Small and midsize law firms’ due diligence procedures

When your law firm evaluates a potential client, do your review procedures vary depending on the practice area or partner? Or does your due diligence involve little more than a Google search? These kinds of cursory and inconsistent approaches can be found among law firms of all sizes. But according to a 2023 article, the smaller your firm, the more likely its due diligence processes are inadequate.

If you’re part of a small or midsize firm, have you put in place a consistent, reliable, streamlined process for reviewing potential clients for conflicts and other red flags?

Software makes this much easier to accomplish. You may believe you cannot afford software purpose-built for conducting due diligence on potential clients. But the cost of doing so is only a small fraction of the costs your firm may suffer if a missed conflict or other client issue results in lawsuits and reputational harm.

Below we look at typical approaches to reviewing potential clients and why they create avoidable risks. We also compare the costs of inadequate due diligence procedures to the costs of a robust system for vetting new clients.

Using informal, homegrown processes creates risks

As the article reports, some firms’ due diligence consists of simply searching clients’ names on Google. The problem with this approach is that such a search may not reveal everything your firm needs to know.

Consider an estate attorney who is thinking of taking on a client, John Smith, to draft his will. A Google search might not reveal that Mr. Smith is the son-in-law of one of the attorney’s existing clients, Mrs. Jones. If Mr. Smith’s will negatively impacts the estate plan the lawyer already drafted for Mrs. Jones, the estate attorney could be looking at a significant lawsuit.

If you think this kind of thing can’t happen, this scenario is actually very similar to the facts of a case that resulted in a $3 million judgment against an attorney for a conflict of interest.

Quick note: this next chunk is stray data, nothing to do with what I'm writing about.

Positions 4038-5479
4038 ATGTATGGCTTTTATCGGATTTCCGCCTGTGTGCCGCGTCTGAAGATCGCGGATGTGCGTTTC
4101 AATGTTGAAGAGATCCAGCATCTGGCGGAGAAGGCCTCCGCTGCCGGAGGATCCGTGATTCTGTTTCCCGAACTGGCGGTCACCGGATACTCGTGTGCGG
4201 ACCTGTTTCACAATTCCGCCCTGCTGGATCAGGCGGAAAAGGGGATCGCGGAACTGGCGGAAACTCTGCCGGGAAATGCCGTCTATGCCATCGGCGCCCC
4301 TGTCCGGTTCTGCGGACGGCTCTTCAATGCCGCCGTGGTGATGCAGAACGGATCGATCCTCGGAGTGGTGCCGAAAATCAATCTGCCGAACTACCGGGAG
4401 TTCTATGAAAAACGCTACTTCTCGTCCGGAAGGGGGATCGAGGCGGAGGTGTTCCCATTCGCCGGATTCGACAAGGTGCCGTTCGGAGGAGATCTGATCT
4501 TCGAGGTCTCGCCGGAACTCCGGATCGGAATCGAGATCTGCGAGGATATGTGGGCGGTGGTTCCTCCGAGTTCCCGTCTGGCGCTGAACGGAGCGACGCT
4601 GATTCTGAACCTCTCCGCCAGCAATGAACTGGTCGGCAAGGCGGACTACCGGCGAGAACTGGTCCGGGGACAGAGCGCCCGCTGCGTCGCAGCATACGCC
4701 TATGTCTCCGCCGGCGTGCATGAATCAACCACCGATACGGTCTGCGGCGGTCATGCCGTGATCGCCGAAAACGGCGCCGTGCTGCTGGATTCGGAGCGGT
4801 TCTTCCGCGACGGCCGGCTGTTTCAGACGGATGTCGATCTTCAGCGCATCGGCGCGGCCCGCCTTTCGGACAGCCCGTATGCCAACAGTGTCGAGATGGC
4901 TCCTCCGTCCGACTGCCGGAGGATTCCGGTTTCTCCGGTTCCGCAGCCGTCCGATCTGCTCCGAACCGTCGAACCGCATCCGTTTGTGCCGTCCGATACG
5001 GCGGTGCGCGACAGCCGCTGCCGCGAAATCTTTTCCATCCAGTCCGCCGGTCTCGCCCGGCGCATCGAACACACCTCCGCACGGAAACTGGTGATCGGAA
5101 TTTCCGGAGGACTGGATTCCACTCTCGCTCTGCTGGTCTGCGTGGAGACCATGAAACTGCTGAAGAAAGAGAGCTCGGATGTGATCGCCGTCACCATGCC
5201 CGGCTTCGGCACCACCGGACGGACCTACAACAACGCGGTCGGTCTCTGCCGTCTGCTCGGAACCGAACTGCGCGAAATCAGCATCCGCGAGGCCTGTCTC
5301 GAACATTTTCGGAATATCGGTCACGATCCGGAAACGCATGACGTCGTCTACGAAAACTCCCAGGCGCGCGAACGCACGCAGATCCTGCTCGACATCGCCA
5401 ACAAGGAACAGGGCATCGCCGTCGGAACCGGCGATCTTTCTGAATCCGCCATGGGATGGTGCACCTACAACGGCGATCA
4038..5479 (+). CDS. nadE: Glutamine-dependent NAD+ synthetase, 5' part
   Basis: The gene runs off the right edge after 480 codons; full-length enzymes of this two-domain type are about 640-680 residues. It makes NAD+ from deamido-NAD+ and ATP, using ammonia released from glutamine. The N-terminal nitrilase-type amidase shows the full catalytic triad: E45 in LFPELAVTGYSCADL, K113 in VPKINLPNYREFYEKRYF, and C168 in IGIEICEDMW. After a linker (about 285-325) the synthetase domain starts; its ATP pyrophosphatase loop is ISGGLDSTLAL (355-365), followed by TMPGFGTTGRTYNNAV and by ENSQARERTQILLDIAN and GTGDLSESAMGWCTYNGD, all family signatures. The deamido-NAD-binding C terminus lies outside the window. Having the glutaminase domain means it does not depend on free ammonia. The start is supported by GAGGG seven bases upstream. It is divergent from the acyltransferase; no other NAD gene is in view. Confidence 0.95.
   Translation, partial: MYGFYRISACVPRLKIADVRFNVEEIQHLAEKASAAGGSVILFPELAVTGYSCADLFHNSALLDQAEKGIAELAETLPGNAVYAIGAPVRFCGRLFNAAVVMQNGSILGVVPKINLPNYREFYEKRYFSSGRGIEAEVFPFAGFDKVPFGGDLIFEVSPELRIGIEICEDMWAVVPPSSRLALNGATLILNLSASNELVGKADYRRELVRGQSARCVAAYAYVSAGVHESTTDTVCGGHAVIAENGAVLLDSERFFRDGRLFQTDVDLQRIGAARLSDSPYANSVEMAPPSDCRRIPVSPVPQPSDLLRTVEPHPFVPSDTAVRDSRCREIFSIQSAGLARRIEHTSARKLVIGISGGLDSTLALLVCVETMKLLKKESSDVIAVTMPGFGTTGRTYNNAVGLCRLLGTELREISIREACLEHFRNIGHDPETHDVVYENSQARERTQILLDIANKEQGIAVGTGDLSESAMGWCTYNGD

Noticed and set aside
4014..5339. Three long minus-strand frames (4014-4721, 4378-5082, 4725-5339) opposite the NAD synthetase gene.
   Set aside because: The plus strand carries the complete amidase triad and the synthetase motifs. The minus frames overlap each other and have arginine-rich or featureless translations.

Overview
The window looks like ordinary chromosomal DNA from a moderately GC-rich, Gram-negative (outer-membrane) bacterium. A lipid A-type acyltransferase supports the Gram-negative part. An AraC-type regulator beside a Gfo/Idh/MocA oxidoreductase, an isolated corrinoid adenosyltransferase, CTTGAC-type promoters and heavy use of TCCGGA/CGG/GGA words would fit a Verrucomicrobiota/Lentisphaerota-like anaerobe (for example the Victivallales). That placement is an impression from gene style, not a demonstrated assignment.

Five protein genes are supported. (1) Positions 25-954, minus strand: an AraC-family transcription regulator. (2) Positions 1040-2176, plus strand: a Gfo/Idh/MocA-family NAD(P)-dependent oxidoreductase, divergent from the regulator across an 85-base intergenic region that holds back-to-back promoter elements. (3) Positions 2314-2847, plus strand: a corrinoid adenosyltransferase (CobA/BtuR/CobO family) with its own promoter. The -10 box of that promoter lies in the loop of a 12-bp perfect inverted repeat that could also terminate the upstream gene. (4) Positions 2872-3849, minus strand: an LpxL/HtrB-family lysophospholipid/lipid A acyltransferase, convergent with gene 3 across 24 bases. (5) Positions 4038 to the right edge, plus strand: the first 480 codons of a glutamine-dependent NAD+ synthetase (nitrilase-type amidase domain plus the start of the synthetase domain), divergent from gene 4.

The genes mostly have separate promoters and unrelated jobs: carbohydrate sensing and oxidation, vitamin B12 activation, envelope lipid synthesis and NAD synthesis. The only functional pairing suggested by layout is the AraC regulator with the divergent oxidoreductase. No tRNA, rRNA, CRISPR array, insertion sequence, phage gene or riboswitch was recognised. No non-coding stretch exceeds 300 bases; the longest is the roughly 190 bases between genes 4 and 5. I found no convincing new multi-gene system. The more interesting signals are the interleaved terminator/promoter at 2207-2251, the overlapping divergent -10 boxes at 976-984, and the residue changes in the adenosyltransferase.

Let’s say, though, that your process is more thorough than a mere Google search. You instead have a consistent set of questions that you ask of all clients, such as “What other companies or businesses are you or your organization affiliated with?” Thanks to your detailed questions, you have greater peace of mind.

But should you feel so at ease? What if the client forgets or doesn’t know that her company is affiliated with a party that is adverse to one of your existing clients? The problem with a questionnaire approach to client review is that your clients (or their representatives) may omit or be unaware of critical information.

Another approach some firms rely on is to simply share a potential client’s name with their partners and rely on their partners’ experience or knowledge. If the partners haven’t heard anything bad about the client, then you’re free to take them on.

You can see, of course, why this approach is inadequate. Your partners, whatever their strengths and experiences may be, simply cannot be expected to know everything about any and all potential clients who may approach your firm.

Instead of accepting the shortcomings of these homegrown processes, you can use purpose-built software for reviewing potential clients. Software like Intapp Conflicts incorporates data sources that reveal your potential clients’ affiliations. This software can help you identify potential conflicts, surface potential money laundering concerns, and uncover other concerns in a streamlined, reliable manner.

Missing client conflicts and other client issues can cost your firm millions

In addition to lawyers’ ethical duty to avoid conflicts of interest, your firm has compelling financial reasons to check for conflicts. A judgment against your law firm for a conflict of interest might require your firm to pay hundreds of thousands or millions of dollars in damages.

The reputational damage from the lawsuit would also likely cost your firm additional substantial sums in lost revenue from clients who drop or avoid your firm. Even if your firm successfully defends itself against a conflict-of-interest claim, the expenses of the defense and the reputational harm could be significant.

Likewise, falling prey to money launderers as a result of inadequate and nonsystemic review processes could damage your firm’s reputation and ability to attract clients.

Implementing a reliable system for reviewing potential clients costs relatively little

Compared to the potential millions of dollars in damages and lost revenue from a missed conflict of interest, the cost of implementing software designed to facilitate conflict checks and anti-money-laundering review is small. With a solution such as Intapp Conflicts, which is priced by the number of lawyers in your firm, the cost could be very reasonable for small and midsize firms.

In addition, such a system costs you little in time. With a properly implemented client review and intake system leveraging Intapp’s wealth of best practice information and contracted data sources, your firm can complete due diligence review of potential new clients quickly and consistently.

Intapp offers several related software solutions for reviewing new clients, including Intapp Intake and Intapp Conflicts. If you’d like to discover how these solutions complement each other and can support your firm, please contact us to discuss your needs.